Scandal Beck Limestone Formation

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Scandal Beck Limestone Formation (SCBL), Carboniferous, Northern England Province[edit]

Scandal Beck Limestone Formation is part of the Great Scar Limestone Group


The name was first proposed by Mitchell (1972)[1] and given formation status by Pattison (1990)[2].


The Scandal Beck Limestone Formation largely comprises dark grey, fine- to medium-grained, variable but commonly quite thin-bedded, packstone. Interbeds of sandstone, siltstone or mudstone between these fossiliferous limestones are common.

Genetic interpretation[edit]

Millward et al. (2003)[3] considered the depositional environment to be a deep water carbonate ramp.


The type area is Scandal Beck (NY.718.040), in the Ravenstonedale area.

Lower and upper and boundaries[edit]

The base of the formation is conformable on the the Algal Nodular Beds at the top of Coldbeck Limestone Formation, the latter comprising well bedded limestones with mudstone partings, and flaggy dolostones with algal macrostructures.

A succession of sandstones, oolitic limestones and layers of quartz pebbles, the Brownber Formation (BNBF), conformably overlies the Scandal Beck Limestone Formation in Ravenstonedale (Figure 9, Column 16).


The formation is about 120 m thick at Ravenstonedale, thinning to the north-east and south-west. It is about 50 m thick in the Appleby district.

Distribution and regional correlation[edit]

The Ravenstonedale area.

Age and biostratigraphical characterisation[edit]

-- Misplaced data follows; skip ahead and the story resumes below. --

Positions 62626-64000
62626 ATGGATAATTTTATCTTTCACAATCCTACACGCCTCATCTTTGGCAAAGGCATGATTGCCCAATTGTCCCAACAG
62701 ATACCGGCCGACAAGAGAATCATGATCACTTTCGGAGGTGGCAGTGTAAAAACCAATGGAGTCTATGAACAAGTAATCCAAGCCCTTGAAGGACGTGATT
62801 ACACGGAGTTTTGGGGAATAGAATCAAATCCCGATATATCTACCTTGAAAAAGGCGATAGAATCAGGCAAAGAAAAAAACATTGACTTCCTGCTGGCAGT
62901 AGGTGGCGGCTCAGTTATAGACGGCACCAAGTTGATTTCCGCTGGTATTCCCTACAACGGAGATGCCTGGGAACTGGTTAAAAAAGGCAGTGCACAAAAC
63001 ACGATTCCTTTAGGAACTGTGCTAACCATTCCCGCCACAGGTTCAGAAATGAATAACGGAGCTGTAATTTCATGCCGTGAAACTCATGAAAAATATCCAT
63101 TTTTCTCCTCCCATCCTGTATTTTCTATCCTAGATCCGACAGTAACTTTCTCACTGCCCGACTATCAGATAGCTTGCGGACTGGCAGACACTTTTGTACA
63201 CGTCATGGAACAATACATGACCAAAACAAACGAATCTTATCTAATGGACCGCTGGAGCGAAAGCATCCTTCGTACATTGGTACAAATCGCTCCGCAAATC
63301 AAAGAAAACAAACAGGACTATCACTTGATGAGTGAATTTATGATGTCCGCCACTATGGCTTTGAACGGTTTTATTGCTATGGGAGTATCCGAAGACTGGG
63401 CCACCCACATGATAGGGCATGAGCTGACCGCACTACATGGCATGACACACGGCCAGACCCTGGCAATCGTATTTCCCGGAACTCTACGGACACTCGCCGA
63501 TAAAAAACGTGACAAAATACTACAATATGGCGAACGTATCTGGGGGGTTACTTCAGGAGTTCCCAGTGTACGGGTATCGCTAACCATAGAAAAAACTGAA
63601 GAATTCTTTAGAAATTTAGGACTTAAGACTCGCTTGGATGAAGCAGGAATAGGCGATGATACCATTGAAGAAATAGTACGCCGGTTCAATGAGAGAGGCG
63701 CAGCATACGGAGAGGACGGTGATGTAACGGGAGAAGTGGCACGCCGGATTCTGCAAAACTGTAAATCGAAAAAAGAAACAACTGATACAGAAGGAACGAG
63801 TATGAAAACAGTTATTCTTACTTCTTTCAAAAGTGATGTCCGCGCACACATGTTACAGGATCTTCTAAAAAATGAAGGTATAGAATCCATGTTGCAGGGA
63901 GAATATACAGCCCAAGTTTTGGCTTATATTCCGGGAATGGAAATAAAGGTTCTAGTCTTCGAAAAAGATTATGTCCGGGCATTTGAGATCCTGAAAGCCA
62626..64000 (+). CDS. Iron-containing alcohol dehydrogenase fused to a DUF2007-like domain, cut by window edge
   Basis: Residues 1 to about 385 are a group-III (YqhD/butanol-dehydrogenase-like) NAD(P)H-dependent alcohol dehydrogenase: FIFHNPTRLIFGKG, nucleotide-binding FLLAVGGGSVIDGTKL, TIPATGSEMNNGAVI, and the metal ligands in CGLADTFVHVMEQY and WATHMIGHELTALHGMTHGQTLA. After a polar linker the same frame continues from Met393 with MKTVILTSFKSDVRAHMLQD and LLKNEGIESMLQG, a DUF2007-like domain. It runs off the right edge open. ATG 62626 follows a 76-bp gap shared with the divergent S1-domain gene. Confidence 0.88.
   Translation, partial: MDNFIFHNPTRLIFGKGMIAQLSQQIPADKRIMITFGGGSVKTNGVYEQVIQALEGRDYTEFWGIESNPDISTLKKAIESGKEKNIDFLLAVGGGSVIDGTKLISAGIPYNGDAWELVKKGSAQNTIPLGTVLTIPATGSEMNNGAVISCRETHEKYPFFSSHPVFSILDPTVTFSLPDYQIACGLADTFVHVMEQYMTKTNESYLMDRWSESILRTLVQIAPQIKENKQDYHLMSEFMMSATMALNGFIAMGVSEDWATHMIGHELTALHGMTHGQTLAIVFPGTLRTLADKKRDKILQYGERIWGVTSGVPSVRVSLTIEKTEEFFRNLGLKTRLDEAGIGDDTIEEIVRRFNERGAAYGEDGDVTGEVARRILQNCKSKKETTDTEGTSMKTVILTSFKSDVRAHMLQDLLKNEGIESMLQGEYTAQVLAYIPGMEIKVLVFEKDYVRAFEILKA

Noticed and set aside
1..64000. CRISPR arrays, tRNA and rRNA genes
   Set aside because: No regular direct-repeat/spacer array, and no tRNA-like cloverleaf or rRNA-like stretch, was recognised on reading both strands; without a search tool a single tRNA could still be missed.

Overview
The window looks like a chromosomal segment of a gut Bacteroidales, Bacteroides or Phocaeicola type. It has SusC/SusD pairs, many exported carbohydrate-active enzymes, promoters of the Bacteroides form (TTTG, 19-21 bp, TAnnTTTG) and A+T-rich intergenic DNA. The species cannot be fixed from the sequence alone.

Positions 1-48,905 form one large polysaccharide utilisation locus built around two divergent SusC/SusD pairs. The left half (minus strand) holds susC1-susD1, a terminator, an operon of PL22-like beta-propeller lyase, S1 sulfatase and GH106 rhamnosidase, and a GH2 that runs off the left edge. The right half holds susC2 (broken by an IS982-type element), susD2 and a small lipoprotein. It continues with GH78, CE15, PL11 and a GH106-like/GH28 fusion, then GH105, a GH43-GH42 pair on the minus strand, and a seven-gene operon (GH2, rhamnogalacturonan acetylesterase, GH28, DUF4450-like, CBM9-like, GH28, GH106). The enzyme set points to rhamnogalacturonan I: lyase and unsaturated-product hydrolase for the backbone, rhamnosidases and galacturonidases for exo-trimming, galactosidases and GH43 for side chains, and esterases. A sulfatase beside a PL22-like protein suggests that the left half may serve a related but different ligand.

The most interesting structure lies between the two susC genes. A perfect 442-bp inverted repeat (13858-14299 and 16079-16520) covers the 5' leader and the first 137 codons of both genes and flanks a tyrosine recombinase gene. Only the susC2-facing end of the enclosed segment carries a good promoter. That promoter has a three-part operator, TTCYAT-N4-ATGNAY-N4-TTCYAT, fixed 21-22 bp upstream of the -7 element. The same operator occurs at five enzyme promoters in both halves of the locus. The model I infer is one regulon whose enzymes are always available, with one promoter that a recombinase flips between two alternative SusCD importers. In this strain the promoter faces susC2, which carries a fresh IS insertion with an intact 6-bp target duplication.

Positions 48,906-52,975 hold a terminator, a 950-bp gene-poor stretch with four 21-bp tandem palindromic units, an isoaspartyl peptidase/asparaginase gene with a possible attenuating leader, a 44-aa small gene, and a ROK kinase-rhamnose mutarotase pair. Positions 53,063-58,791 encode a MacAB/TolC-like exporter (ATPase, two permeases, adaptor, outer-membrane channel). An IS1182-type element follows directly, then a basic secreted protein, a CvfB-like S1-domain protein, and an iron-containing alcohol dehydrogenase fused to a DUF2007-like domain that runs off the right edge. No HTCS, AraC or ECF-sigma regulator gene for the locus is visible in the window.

Chadian to early Arundian? (see Mitchell, 1978, fig. 60[4], col..D after Taylor et al., 1971[5]; Ramsbottom in Dunham and Wilson, 1985[6], p. 28; George et al., 1976, p. 39, fig. 11:4[7]; Millward et al., 2003, fig. 7[3]). Stratigraphically significant fossils within the formation include the coral Dorlodotia pseudovermiculare.


  1. Mitchell, M.1972.The base of the Viséan in south-west and north-west England.Proceedings of the Yorkshire Geological Society, Vol. 39, 151–160.
  2. Pattison, J.1990.Geology of the Orton and Sunbiggin Tarn districts: 1:10 000 sheets NY60NW and NE.British Geological Survey Technical Report, WA/90/12
  3. 3.0 3.1 Millward, D, McCormac, M, Hughes, R A, Entwistle, D C, Butcher, A, and Raines, M G.2003.Geology of the Appleby district.Sheet explantion of the British Geological Survey,Sheet 30 (England and Wales)
  4. Mitchell, M.1978.Dinantian.168–177 in The geology of the Lake District. Moseley, F (editor).Occasional Publication of the Yorkshire Geological Society, No. 3
  5. Taylor, B J, Burgess, I C, Land, D H, Mills, D A C, Smith, D B, and Warren, P T.1971.British regional geology: northern England (4th edition). (London: HMSO for Institute of Geological Sciences.)
  6. Dunham, K C, and Wilson, A A.1985.Geology of the Northern Pennine Orefield: Volume 2, Stainmore to Craven.Economic Memoir of the British Geological Survey, Sheets 40, 41 and 50, parts 31, 32, 51, 60 and 61(England and Wales)
  7. George, T N, Johnson, G A L, Mitchell, M, Prentice, J E, Ramsbottom, W H C, Sevastopulo, G D, and Wilson, R B.1976.A correlation of Dinantian rocks in the British Isles.Geological Society of London Special Report, No.7.